How Britain Became the World’s Newest Banana Monarchy
Everything is changing very fast but it also feels like nothing is changing at all. Consider the following three statements:
- Labour have a 33 POINT LEAD with YouGov/Times, the biggest since 1981. That would give them a majority of 346.
- But it would also mean the SNP would win all the Tory seats held in Scotland and become the official opposition at Westminster. If the 33-point Labour poll lead were replicated in a General Election … “On a uniform national swing the Conservatives would win THREE seats, and Labour 564. The SNP would be the official opposition with 51 seats”, according to the Electoral Calculus website.
- Also, according to John Burn-Murdoch of the Financial Times, the Conservatives are now the most economically right-wing major party in the developed world:
Not only are they the most economically right-wing major party in the developed world – they are a government that nobody elected.
So, as with so much recently it feels like we are living though momentous crazy accelerated change, but it also feels like we are living in ennui – a sort of strange serenity in collapse.
The glee and relief with which the Labour polling landed yesterday was palpable. And why not? Who doesn’t want some way out of this madness? But look closer. Starmer’s conference was solid, unremarkable, well received. But what did he come up with? A publicly owned energy company. I mean, that’s great. We could have done with it forty years ago but sure. But is that it? Pretty much.
Starmer’s Labour party have surged to a huge polling lead by sanitising themselves to the conformity of the British tabloids, wrapping themselves in the Union Jack and saying nothing at all. They have inherited the crisis of the Tory revolutionaries. But even if this Safe Pair of Hands Party were to be elected (there is no path to this happening) what would they do? Not be the Tories.
And if the SNP were to become the official Opposition, what would they do? Nobody really knows.
Into this abyss we have the Truss government, which aren’t going anywhere soon and aren’t in any way repentant.
In a major essay for the New Statesman, Jeremy Cliff explains Truss’s ideological background (‘Liz Truss and the rise of the libertarian right. The free-market thinkers and ideas behind the most radical economic experiment in Britain for 40 years‘). In it he explains the cluster of ‘think-tank’s and lobby groups clustered around Tufton Street:
“Ideologically, the institutions and thinkers of this world share a common commitment to a low-tax, low-regulation, Anglo-Saxon social model, distinct from the social democratic “European” one. They tend to favour certain mechanisms for advancing that model, such as free-trade deals levelling down state intervention and demarcated zones pioneering extremely limited government (variously referred to as “freeports”, “investment zones” or “charter cities”). They instinctively prefer market-led solutions to collective problems, such as climate change, over state-led ones. Perhaps not unrelatedly, many of them draw on opaque funding from big private-sector interests. Cato, for instance, has received backing from corporations such as FedEx and Google, and, in the past, from the tobacco industry – which has also been a source of funding for both the IEA and ASI.”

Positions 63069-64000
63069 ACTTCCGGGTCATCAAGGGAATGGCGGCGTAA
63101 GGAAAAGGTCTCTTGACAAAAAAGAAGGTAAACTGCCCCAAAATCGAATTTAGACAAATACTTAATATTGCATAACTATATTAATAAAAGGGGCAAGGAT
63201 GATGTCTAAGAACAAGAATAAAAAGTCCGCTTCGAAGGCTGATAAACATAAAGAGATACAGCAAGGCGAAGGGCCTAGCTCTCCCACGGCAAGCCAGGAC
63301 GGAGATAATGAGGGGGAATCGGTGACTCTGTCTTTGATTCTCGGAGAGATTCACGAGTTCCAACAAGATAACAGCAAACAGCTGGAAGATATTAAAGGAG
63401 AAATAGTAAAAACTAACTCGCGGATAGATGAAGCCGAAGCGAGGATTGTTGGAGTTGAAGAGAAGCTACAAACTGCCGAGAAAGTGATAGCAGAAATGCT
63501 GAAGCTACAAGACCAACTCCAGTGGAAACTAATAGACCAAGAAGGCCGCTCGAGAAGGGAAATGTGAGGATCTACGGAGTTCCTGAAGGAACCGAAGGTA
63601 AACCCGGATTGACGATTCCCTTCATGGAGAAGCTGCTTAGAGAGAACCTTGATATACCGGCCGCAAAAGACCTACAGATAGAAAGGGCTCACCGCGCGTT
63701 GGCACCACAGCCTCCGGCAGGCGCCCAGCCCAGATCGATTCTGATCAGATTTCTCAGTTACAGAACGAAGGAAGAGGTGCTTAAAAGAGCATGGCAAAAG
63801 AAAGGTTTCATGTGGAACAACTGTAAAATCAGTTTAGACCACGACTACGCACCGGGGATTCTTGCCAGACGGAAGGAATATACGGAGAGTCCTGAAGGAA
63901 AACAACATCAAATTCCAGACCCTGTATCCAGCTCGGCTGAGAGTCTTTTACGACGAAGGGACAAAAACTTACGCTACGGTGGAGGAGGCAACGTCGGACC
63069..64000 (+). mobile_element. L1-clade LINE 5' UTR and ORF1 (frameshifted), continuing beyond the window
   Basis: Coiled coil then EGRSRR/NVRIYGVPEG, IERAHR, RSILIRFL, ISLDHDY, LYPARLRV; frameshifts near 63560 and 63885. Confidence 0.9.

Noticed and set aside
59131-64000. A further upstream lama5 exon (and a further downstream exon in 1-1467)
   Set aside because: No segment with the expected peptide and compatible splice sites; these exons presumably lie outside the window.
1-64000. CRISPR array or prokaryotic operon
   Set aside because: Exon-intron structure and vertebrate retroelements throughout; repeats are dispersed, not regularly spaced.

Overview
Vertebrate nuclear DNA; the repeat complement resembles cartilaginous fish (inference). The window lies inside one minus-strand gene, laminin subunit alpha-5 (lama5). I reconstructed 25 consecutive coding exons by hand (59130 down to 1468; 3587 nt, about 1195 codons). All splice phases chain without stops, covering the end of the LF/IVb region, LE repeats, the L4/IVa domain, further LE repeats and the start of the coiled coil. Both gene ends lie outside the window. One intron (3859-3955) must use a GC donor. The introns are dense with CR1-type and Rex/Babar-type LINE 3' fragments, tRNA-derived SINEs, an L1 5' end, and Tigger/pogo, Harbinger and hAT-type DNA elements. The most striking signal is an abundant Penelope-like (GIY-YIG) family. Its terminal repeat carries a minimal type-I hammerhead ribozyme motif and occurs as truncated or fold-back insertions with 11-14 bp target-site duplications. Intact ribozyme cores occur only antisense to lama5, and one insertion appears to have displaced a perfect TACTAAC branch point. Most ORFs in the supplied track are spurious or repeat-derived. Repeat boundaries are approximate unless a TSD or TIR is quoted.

This political project is Transatlantic and deeply anti-ecological.
Cliff outlines how during a September 2018 visit to Washington, Truss held off-the-record meetings on “regulatory reform” with representatives of Heritage as well as discussions with Americans for Tax Reform. “Her visit was immediately followed by Cato and Hannan’s IFT publishing an “ideal” UK-US free trade deal that included input from the IEA and Heritage. It promoted a greater role for private firms in British education and healthcare, an end to the “precautionary principle” in British food regulation as well as watered-down environmental rules.”
That UK-US free trade deal is on hold, or gone forever. It was part of the Brexit Fantasy. But so much of this is fantasy they really don’t care.
So this disconnect between change and stasis is real. Because what’s coming next ISN’T Starmer and Great British Energy it’s massive massive cuts.
Cliff again: “In Tuftonland, and in its US equivalent, the announcements of 23 September are seen as just the beginning, despite the reaction from the markets. Next up, it is hoped and anticipated: spending cuts to balance out the tax cuts. But where and what to cut? In 2015 Bourne and Kwarteng co-authored a book, A Time for Choosing, that proposed halving the number of Whitehall departments. During her leadership campaign, Truss floated the possibility of regionalising public sector pay (this idea was quickly dropped). In his statement, Kwarteng hinted at coming welfare cuts.”
Indeed The Times today had the headline ‘Defiant PM set to curb benefits to fund budget’:
I see people sharing D:Ream’s ‘Things can only get better’ this morning.
This isn’t true.
As the Portuguese writer Araci Almeida has put it:
“The world will not end tomorrow. But the world as we knew it is ending every day, every hour, and a little more. 2050 seemed far away and still is, but 2050 has arrived now. Or, as they say, all the catastrophic predictions of irreversible temperature increases, extreme droughts, and everything else we have become accustomed to living with are happening as I write these words. Simultaneously, as a result of all this tragedy, the winds of fascism everywhere are spreading like poisonous dust.”
Britain is a Dickensian failed state, but the routes out of it are unclear,